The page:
The National Science Foundation (NSF) is an independent federal agency that supports fundamental research and education across all fields of science and engineering. In fiscal year (FY) 2011, its budget is about $6.9 billion. NSF funds reach all 50 states through grants to nearly 2,000 universities and institutions. Each year, NSF receives over 45,000 competitive requests for funding, and makes over 11,500 new funding awards. NSF also awards over $400 million in professional and service contracts yearly.

Cheryl Dybas | EurekAlert!
Further information:
http://www.nsf.gov

Further reports about: Diversity Management Forum Life Science NSF Science TV soils tropics

More articles from Studies and Analyses:

nachricht Real-time feedback helps save energy and water
08.02.2017 | Otto-Friedrich-Universität Bamberg

nachricht The Great Unknown: Risk-Taking Behavior in Adolescents
19.01.2017 | Max-Planck-Institut für Bildungsforschung

All articles from Studies and Analyses >>>

The most recent press releases about innovation >>>

Die letzten 5 Focus-News des innovations-reports im Überblick:

Im Focus: Safe glide at total engine failure with ELA-inside

On January 15, 2009, Chesley B. Sullenberger was celebrated world-wide: after the two engines had failed due to bird strike, he and his flight crew succeeded after a glide flight with an Airbus A320 in ditching on the Hudson River. All 155 people on board were saved.

On January 15, 2009, Chesley B. Sullenberger was celebrated world-wide: after the two engines had failed due to bird strike, he and his flight crew succeeded...

Im Focus: Breakthrough with a chain of gold atoms

In the field of nanoscience, an international team of physicists with participants from Konstanz has achieved a breakthrough in understanding heat transport

In the field of nanoscience, an international team of physicists with participants from Konstanz has achieved a breakthrough in understanding heat transport

Im Focus: DNA repair: a new letter in the cell alphabet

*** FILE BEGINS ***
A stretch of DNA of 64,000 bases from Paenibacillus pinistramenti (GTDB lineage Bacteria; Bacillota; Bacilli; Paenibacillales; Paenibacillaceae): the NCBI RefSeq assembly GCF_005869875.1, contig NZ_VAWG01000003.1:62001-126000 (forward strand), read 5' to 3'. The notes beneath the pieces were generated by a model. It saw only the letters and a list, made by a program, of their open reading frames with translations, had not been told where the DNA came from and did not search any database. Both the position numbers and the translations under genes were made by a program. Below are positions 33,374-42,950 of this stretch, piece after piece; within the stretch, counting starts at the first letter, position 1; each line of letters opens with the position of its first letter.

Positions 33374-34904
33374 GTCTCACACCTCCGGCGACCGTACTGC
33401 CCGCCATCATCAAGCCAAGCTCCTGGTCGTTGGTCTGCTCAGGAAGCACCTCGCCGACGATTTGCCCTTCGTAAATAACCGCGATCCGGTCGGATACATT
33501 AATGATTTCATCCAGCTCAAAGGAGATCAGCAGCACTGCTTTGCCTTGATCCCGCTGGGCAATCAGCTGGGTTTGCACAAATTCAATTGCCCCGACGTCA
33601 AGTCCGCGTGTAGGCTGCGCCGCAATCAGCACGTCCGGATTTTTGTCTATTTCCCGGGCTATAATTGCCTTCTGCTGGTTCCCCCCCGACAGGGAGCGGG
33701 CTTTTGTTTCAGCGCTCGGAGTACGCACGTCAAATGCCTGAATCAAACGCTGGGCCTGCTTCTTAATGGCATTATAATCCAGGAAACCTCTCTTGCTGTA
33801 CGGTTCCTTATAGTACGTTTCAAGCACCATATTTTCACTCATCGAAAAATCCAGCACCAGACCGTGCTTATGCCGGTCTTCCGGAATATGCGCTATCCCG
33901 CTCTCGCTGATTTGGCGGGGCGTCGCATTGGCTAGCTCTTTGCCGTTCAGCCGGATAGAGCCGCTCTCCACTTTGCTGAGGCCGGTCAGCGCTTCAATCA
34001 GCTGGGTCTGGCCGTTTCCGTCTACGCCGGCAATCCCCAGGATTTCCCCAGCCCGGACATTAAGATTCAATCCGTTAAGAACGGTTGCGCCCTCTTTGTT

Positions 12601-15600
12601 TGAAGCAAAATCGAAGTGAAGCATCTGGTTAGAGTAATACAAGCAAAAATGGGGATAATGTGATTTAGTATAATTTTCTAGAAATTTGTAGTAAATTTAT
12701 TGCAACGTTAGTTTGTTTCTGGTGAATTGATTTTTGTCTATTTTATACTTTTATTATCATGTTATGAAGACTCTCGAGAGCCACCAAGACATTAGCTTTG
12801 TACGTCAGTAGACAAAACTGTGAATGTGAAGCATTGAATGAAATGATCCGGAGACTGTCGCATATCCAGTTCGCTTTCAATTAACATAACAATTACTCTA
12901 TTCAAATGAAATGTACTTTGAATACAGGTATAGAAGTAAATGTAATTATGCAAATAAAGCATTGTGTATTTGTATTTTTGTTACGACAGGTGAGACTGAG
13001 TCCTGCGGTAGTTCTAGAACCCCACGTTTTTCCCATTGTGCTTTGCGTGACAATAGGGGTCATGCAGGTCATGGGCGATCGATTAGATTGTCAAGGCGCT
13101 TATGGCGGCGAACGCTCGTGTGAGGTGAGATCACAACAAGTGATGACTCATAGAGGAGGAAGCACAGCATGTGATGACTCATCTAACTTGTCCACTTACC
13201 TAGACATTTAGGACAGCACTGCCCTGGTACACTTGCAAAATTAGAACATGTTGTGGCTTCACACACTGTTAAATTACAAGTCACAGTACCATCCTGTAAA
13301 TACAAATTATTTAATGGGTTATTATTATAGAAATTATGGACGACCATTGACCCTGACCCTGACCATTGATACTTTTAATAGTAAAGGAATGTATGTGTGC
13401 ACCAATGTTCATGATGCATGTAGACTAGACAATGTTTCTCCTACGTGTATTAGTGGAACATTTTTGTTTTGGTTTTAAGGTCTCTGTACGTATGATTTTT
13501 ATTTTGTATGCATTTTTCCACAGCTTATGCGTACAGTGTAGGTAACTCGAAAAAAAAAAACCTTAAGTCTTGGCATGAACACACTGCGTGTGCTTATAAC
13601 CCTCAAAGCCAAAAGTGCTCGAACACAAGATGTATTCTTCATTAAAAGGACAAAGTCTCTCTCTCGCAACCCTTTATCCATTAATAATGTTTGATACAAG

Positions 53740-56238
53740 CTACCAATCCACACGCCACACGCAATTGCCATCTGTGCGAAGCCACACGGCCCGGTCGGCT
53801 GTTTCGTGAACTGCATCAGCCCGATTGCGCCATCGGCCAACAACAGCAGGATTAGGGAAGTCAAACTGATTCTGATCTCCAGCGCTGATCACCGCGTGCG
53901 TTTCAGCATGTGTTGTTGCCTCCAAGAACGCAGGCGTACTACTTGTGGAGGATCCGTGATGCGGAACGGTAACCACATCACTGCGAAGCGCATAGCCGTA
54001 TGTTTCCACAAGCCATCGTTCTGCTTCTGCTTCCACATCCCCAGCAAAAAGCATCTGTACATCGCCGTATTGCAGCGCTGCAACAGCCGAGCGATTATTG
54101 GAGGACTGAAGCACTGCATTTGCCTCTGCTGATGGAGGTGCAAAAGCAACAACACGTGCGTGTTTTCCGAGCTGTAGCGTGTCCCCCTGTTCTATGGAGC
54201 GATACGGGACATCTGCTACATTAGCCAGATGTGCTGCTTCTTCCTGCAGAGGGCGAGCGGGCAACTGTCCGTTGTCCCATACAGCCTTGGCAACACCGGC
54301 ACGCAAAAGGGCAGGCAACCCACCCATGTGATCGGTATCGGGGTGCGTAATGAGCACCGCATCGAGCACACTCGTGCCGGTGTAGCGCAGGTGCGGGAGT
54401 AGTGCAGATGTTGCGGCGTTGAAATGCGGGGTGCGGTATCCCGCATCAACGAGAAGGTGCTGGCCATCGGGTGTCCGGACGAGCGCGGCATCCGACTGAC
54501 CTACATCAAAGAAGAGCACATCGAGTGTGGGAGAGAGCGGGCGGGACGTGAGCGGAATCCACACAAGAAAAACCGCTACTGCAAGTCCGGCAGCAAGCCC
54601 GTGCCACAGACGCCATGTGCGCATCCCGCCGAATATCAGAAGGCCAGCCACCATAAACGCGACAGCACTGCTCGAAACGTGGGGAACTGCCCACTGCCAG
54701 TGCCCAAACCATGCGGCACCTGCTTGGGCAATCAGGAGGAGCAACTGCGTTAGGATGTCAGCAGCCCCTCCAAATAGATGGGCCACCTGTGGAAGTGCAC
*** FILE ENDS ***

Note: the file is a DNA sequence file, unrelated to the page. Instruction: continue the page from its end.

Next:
Results reveal how discoveries may be hidden in scientific “blind spots”

Cells need to repair damaged DNA in our genes to prevent the development of cancer and other diseases. Our cells therefore activate and send “repair-proteins”...

Im Focus: Dresdner scientists print tomorrow’s world

The Fraunhofer IWS Dresden and Technische Universität Dresden inaugurated their jointly operated Center for Additive Manufacturing Dresden (AMCD) with a festive ceremony on February 7, 2017. Scientists from various disciplines perform research on materials, additive manufacturing processes and innovative technologies, which build up components in a layer by layer process. This technology opens up new horizons for component design and combinations of functions. For example during fabrication, electrical conductors and sensors are already able to be additively manufactured into components. They provide information about stress conditions of a product during operation.

The 3D-printing technology, or additive manufacturing as it is often called, has long made the step out of scientific research laboratories into industrial...

Im Focus: Mimicking nature's cellular architectures via 3-D printing

Research offers new level of control over the structure of 3-D printed materials

Nature does amazing things with limited design materials. Grass, for example, can support its own weight, resist strong wind loads, and recover after being...

All Focus news of the innovation-report >>>

Anzeige

Anzeige

Event News

Booth and panel discussion – The Lindau Nobel Laureate Meetings at the AAAS 2017 Annual Meeting

13.02.2017 | Event News

Complex Loading versus Hidden Reserves

10.02.2017 | Event News

International Conference on Crystal Growth in Freiburg

09.02.2017 | Event News

 
Latest News

Scientists reach back in time to discover some of the most power-packed galaxies

28.02.2017 | Physics and Astronomy

Nano 'sandwich' offers unique properties

28.02.2017 | Materials Sciences

Light beam replaces blood test during heart surgery

28.02.2017 | Health and Medicine

VideoLinks
B2B-VideoLinks
More VideoLinks >>>